Families picnic against poverty
By Kate Wilson A DAY in the sun at Alexandra Park is about as far as you can get from a poor African village, but Erin Curtin said the Make Poverty History Picnic on Sunday was a chance to support a good cause.
Miss Curtin was one of 30 people who donned white armbands and face paint at the event which was organised by the Oaktree Foundation's Bundaberg branch.
"I came today, because I don't think there are enough of these events in Bundaberg," Miss Curtin said.
"The more people who see what is going on the more we can do to help make poverty history."
Organiser Angela Dickie said the picnic aimed to raise awareness about the campaign lead by U2 frontman Bono.
"We have all heard the statistics about one child dying every three seconds, but the longer we let our government do nothing about this, the more children die," Ms Dickie said. "Oaktree has signed up to help the Make Poverty History cause, so we thought we'd put an event together before Christmas."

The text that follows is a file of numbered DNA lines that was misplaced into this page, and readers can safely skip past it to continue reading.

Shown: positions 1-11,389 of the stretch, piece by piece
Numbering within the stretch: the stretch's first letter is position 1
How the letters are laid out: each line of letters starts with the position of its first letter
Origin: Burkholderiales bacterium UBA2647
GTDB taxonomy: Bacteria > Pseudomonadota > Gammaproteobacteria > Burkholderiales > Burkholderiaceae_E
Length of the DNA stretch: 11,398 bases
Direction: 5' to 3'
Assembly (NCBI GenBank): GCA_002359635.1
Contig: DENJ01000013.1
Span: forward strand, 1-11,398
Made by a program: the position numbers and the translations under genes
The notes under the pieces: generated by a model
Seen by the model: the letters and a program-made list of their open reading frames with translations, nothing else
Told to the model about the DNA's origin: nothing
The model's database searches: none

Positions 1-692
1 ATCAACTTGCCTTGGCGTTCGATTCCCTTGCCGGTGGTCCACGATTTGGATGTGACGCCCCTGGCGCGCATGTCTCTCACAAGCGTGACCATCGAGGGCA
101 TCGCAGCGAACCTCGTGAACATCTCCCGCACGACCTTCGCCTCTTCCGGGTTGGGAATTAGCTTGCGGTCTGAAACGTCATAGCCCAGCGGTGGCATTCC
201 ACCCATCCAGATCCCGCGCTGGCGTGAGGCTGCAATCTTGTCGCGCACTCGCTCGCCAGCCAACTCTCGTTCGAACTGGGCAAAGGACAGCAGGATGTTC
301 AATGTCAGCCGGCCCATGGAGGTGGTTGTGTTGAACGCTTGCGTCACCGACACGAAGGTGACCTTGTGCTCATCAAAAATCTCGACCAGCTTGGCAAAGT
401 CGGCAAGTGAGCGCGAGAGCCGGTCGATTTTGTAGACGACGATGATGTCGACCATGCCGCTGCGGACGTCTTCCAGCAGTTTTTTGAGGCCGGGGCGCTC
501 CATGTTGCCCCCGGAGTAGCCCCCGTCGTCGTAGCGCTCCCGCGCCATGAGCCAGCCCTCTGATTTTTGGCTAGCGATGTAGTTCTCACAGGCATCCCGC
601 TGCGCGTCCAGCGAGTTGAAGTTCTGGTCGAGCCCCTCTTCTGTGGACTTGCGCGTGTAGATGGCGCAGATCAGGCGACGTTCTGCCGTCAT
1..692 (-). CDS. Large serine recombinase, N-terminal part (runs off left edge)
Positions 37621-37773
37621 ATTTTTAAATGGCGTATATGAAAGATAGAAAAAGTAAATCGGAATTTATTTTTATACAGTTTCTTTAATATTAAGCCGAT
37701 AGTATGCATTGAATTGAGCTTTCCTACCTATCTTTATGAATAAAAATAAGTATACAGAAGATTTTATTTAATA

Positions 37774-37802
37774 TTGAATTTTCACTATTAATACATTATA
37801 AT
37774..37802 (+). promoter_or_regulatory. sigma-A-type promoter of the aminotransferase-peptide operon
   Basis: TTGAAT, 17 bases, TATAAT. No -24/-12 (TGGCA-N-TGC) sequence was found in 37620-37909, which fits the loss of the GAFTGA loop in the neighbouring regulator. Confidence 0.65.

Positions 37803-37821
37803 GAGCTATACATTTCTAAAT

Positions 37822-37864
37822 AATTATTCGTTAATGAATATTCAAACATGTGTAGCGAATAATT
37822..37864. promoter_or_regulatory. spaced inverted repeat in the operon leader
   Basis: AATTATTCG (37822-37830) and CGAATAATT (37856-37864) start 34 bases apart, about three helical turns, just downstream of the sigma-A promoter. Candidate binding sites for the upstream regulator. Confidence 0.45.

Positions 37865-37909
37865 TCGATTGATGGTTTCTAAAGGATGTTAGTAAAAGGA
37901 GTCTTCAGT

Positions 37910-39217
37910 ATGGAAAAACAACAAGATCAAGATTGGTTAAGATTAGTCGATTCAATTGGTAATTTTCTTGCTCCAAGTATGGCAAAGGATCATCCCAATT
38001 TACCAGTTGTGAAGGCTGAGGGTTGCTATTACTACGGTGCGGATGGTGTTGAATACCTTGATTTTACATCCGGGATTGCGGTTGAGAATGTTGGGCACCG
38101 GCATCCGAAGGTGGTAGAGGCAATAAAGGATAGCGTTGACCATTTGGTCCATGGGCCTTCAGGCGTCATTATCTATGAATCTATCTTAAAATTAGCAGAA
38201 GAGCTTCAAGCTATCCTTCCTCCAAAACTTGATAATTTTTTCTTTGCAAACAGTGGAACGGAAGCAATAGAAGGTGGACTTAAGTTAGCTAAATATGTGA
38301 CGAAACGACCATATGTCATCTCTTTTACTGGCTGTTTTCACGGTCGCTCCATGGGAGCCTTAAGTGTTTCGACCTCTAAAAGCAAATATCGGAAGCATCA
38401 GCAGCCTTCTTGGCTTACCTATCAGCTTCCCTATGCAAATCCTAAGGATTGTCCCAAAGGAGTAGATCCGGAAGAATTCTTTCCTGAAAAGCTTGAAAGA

Ms Dickie dismissed the lacklustre turn out on the day and said people would fight to end poverty, if they knew about it.
"It's like anything in Bundaberg," she said.
"Once you can make people aware of the problem, then you can create the awareness to do something about it."
The Oaktree Foundation is an Australian youth-run charity, which lets young people help other young people around the world.
Ms Dickie said the Bundaberg branch had already held some fundraisers this year as part of the group's work with the Make Poverty History campaign.
"Just a small thing like this picnic, which we can do here in Bundaberg can cause incredible ripples around the world," she said.